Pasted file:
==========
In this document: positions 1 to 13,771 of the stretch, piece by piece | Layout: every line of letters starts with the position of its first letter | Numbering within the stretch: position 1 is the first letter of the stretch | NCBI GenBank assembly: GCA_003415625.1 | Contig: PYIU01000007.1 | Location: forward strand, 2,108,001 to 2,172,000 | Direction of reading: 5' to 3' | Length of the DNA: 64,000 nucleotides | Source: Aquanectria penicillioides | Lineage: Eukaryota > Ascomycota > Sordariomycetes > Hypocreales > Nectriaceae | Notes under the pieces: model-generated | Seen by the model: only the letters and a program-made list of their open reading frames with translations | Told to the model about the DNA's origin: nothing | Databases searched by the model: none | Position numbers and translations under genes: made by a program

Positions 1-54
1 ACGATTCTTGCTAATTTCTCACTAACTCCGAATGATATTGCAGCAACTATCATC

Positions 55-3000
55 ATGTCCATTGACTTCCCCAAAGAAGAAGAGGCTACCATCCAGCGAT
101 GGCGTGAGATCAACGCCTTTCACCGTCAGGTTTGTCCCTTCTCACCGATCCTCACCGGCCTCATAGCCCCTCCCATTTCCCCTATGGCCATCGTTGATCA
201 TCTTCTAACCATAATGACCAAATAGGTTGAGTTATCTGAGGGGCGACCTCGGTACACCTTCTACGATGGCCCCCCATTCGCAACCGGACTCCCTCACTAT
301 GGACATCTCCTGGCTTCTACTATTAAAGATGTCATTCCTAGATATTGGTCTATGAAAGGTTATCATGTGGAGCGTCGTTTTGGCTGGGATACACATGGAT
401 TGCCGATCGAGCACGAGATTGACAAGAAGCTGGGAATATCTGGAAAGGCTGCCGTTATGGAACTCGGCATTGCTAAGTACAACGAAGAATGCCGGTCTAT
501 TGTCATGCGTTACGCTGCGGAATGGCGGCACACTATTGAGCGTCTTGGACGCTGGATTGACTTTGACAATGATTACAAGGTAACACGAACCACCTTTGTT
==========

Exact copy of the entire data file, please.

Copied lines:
In this document: positions 1 to 13,771 of the stretch, piece by piece | Layout: every line of letters starts with the position of its first letter | Numbering within the stretch: position 1 is the first letter of the stretch | NCBI GenBank assembly: GCA_003415625.1 | Contig: PYIU01000007.1 | Location: forward strand, 2,108,001 to 2,172,000 | Direction of reading: 5' to 3' | Length of the DNA: 64,000 nucleotides | Source: Aquanectria penicillioides | Lineage: Eukaryota > Ascomycota > Sordariomycetes > Hypocreales > Nectriaceae | Notes under the pieces: model-generated | Seen by the model: only the letters and a program-made list of their open reading frames with translations | Told to the model about the DNA's origin: nothing | Databases searched by the model: none | Position numbers and translations under genes: made by a program

Positions 1-54
1 ACGATTCTTGCTAATTTCTCACTAACTCCGAATGATATTGCAGCAACTATCATC

Positions 55-3000
55 ATGTCCATTGACTTCCCCAAAGAAGAAGAGGCTACCATCCAGCGAT
101 GGCGTGAGATCAACGCCTTTCACCGTCAGGTTTGTCCCTTCTCACCGATCCTCACCGGCCTCATAGCCCCTCCCATTTCCCCTATGGCCATCGTTGATCA
201 TCTTCTAACCATAATGACCAAATAGGTTGAGTTATCTGAGGGGCGACCTCGGTACACCTTCTACGATGGCCCCCCATTCGCAACCGGACTCCCTCACTAT
301 GGACATCTCCTGGCTTCTACTATTAAAGATGTCATTCCTAGATATTGGTCTATGAAAGGTTATCATGTGGAGCGTCGTTTTGGCTGGGATACACATGGAT
401 TGCCGATCGAGCACGAGATTGACAAGAAGCTGGGAATATCTGGAAAGGCTGCCGTTATGGAACTCGGCATTGCTAAGTACAACGAAGAATGCCGGTCTAT
501 TGTCATGCGTTACGCTGCGGAATGGCGGCACACTATTGAGCGTCTTGGACGCTGGATTGACTTTGACAATGATTACAAGGTAACACGAACCACCTTTGTT